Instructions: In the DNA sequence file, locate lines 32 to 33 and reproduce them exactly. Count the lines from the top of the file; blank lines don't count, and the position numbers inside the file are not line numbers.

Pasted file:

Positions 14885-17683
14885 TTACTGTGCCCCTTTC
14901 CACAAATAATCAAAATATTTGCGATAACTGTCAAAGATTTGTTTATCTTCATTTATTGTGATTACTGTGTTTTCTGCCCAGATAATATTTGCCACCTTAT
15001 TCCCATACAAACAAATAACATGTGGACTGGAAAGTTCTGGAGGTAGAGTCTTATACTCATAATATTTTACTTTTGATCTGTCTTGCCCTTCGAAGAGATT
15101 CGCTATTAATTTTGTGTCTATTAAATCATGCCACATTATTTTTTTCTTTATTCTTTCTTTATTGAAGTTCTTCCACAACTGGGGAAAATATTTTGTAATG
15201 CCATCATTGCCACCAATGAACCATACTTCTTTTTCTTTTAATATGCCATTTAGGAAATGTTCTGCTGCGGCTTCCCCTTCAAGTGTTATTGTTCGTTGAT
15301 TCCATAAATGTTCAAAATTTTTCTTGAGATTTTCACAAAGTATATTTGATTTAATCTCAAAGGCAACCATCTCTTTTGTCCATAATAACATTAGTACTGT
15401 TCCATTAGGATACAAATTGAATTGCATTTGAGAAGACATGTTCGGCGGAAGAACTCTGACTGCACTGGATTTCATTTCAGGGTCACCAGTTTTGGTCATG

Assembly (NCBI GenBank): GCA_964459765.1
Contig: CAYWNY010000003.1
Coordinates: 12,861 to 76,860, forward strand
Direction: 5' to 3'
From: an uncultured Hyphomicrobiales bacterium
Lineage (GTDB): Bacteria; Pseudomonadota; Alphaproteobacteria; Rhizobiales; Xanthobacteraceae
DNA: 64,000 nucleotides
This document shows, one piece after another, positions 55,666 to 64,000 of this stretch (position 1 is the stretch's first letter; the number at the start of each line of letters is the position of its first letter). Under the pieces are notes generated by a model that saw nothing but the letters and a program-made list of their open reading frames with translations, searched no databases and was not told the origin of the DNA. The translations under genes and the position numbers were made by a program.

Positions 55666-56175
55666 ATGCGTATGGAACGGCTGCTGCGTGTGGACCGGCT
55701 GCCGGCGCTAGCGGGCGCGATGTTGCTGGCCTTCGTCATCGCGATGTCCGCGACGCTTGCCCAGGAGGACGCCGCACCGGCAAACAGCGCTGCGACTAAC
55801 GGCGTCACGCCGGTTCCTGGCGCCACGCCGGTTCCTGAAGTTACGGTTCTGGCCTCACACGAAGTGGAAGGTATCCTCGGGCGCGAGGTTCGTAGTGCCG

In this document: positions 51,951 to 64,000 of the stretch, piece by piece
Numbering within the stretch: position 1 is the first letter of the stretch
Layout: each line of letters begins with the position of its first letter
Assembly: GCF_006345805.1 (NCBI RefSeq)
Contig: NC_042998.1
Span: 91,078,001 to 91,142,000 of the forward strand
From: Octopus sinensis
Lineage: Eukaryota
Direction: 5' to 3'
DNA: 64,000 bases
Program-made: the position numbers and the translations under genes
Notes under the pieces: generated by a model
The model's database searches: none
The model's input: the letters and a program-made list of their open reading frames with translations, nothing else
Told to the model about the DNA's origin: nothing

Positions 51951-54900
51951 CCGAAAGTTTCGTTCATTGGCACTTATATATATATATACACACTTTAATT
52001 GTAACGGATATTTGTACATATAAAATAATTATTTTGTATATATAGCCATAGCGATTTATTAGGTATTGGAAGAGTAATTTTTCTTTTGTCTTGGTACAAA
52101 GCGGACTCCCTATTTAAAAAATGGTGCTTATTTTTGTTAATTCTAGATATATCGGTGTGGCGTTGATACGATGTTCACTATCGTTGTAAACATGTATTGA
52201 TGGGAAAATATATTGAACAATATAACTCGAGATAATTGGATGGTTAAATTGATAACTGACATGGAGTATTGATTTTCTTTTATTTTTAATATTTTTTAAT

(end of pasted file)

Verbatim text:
Notes under the pieces: generated by a model
The model's database searches: none